Capture of Saddam Hussein backlash
The capture of Saddam Hussein backlash began in early 2004, according to the January 20, 2004, Reuters news story "Iraqis Want Saddam's Old U.S. Friends on Trial" by Michael Georgy:
"If Iraqis ever see Saddam Hussein on trial," Georgy writes, "they want his former American allies shackled beside him."
Ali Mahdi, a builder, told Georgy that "'Saddam should not be the only one who is put on trial. The Americans backed him when he was killing Iraqis so they should be prosecuted. ... If the Americans escape justice they will face God's justice. They must be stoned in hell.'"
Georgy notes that "The United States continued to feel the backlash of its move to give Saddam prisoner of war status Tuesday as thousands of Iraqi protesters called for his execution. ... Washington's move has thrown some doubt over his fate after Iraq's U.S.-backed Iraqi Governing Council had said Saddam would be tried in a special tribunal by Iraqi judges. ... His POW status means the former dictator, accused of sending thousands of Iraqis to mass graves, could have more rights than a war criminal."
The Iraqi logic is simple: "The United States backed Saddam in his war with Iran in the 1980s. During that time, he also gassed an estimated 5,000 Kurds to death in the village of Halabja. ... A few years later Washington began branding Saddam a tyrant and an enemy after his troops invaded oil-rich Kuwait in 1990. ... 'Saddam was a top graduate of the American school of politics,' said Assad al-Saadi, standing with friends in the slum of Sadr city, formerly called Saddam City, a Shi'ite Muslim area oppressed by Saddam's security agents. ... 'My brother was an army officer who was executed. Saddam is a criminal and the Americans were his friends. We need justice so that we can forget the past.'"
Because Saddam was given POW status a month after his capture on December 13, 2003, "his new POW status has only added to skepticism about American promises after toppling Saddam in April." However, it appears that Iraqis are also skeptical about Saddam actually facing justice. Ali, identified by Georgy as a "U.S.-trained policeman," stated "'The Americans and Saddam should face justice. Do you really think the Americans are going to put themselves on trial? ... Of course we hope the Americans and Saddam will face trial. But will it ever happen? I doubt it.'"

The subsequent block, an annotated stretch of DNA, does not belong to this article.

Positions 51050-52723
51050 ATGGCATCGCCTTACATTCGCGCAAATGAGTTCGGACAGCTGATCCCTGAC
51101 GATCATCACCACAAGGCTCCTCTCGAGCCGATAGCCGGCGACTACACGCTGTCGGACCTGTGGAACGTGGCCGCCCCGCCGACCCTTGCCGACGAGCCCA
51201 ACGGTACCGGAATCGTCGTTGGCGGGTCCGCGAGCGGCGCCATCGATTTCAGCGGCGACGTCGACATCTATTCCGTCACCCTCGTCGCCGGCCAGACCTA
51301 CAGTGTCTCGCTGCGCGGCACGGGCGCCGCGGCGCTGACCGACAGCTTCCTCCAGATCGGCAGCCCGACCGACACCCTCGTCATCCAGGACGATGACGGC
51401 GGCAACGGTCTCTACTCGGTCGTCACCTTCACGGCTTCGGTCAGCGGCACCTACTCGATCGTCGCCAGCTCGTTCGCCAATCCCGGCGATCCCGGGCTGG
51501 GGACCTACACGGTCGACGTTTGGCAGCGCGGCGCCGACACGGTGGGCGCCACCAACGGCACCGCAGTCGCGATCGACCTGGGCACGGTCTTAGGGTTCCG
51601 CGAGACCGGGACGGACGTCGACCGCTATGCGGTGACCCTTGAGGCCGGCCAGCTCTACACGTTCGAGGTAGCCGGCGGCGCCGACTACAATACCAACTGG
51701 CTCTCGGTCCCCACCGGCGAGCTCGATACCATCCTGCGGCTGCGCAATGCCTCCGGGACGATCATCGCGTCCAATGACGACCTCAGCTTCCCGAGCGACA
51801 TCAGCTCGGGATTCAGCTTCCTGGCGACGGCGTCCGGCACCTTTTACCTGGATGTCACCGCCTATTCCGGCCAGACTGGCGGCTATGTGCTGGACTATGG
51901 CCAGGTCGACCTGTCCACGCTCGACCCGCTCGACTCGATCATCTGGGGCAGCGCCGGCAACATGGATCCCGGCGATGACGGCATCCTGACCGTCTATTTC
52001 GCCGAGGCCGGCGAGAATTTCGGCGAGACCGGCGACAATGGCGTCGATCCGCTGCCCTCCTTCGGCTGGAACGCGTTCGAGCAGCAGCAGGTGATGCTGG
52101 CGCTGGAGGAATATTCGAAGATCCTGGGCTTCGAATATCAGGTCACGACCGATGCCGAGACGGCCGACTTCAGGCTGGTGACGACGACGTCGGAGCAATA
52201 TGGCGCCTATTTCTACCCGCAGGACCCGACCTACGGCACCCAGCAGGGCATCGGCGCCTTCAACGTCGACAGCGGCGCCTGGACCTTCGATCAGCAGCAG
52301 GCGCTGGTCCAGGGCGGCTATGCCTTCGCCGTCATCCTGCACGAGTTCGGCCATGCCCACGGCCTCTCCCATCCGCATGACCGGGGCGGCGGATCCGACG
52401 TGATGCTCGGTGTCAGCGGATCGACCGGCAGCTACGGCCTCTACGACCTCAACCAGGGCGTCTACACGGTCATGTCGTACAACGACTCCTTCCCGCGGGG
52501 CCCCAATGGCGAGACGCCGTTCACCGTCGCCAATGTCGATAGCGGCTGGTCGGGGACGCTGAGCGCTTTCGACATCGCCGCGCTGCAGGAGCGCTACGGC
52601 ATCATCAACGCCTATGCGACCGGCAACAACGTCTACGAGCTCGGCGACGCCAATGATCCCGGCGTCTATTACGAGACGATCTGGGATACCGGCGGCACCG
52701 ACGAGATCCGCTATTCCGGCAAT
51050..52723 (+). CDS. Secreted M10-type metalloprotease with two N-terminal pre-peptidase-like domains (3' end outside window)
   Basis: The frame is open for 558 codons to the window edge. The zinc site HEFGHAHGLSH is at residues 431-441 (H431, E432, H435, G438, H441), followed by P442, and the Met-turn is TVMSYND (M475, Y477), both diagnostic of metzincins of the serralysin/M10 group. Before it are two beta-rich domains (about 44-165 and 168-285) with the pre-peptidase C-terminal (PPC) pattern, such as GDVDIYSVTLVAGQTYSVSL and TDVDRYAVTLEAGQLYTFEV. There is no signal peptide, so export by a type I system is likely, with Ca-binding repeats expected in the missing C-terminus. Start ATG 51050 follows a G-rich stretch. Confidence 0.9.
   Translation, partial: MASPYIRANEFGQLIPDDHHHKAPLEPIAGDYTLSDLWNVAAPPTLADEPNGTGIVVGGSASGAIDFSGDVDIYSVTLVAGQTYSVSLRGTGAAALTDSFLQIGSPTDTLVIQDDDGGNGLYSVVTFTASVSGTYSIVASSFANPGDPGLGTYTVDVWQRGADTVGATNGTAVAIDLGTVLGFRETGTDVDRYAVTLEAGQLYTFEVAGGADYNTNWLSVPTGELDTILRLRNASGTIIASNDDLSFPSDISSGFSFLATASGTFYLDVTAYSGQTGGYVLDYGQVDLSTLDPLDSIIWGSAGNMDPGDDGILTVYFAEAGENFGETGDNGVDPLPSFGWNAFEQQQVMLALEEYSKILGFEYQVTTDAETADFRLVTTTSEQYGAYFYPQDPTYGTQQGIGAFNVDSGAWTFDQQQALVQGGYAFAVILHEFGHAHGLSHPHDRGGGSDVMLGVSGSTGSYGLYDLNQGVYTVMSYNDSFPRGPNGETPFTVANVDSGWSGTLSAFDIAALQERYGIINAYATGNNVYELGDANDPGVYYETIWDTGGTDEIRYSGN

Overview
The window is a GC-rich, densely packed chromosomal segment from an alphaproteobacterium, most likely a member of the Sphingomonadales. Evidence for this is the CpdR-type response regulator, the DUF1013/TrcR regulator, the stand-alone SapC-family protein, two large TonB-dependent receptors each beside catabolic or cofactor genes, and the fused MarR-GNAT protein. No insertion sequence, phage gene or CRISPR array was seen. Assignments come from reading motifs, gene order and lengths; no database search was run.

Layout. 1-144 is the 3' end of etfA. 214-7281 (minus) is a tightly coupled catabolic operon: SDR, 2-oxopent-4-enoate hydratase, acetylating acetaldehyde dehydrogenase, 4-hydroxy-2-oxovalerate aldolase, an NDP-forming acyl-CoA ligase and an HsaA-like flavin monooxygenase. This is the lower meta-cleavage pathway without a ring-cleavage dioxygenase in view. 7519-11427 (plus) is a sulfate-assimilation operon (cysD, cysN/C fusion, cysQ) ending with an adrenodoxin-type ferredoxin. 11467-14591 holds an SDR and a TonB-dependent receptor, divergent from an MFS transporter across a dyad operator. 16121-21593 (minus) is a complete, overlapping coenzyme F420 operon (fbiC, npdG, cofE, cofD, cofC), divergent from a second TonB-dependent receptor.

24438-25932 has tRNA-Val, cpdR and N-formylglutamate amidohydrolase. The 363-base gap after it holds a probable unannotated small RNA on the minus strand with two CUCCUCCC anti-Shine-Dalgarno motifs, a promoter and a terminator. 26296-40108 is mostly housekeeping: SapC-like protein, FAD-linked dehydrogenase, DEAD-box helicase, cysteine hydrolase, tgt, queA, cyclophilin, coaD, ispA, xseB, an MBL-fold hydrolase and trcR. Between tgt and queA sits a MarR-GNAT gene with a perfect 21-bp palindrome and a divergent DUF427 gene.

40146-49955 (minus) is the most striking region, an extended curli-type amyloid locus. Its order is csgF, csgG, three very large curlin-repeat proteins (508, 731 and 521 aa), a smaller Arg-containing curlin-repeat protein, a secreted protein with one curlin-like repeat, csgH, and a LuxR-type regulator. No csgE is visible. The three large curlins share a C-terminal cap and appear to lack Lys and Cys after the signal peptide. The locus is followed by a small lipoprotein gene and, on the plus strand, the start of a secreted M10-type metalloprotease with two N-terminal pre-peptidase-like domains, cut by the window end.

Related SourceWatch Resources
- 17 December 2003: "Rumsfeld and his 'old friend' Saddam" by Jim Lobe, Asia Times: "How much more of this intimate relationship Saddam will recall when he gets a public forum is undoubtedly a concern of many current and past administration figures."
- 17 December 2003: "Saddam Hussein, Like Adolf Hitler, Will Live on for Millions of People" by Robert Fisk, Seattle Post-Intelligencer.
- 19 December 2003: "The Rat Trap, Part 1: How Saddam may still nail Bush" by Pepe Escobar, Asia Times.
- 20 December 2003: "Rumsfeld was told to placate Saddam" by Dana Priest, smh.com.au: "Donald Rumsfeld went to Baghdad in March 1984 with instructions to deliver a private message about weapons of mass destruction: that the United States' public criticism of Iraq for using chemical weapons would not derail Washington's attempts to forge a better relationship, according to newly declassified documents."
- 23 December 2003: "Video Clip of 'When Donald met Saddam', informationclearinghouse. Requires Windows Media Player.
- 10 January 2004: "US gives Saddam POW status," ABC News (Australia): "Saddam Hussein has been declared a prisoner of war (POW) by the United States Defence Department and an Iraqi Governing Council member said the jailed former dictator could stand trial in Iraq by June. ... The US Defence Department named Saddam Hussein a prisoner of war after much legal wrangling,... US Defence Secretary Donald Rumsfeld was informed that Pentagon lawyers concluded that Saddam met the definition of an enemy prisoner of war under the Geneva Conventions, Pentagon spokesman Lawrence Di Rita said. ... However, Mr. Di Rita said under the conventions, his legal status could be re-evaluated at a later date."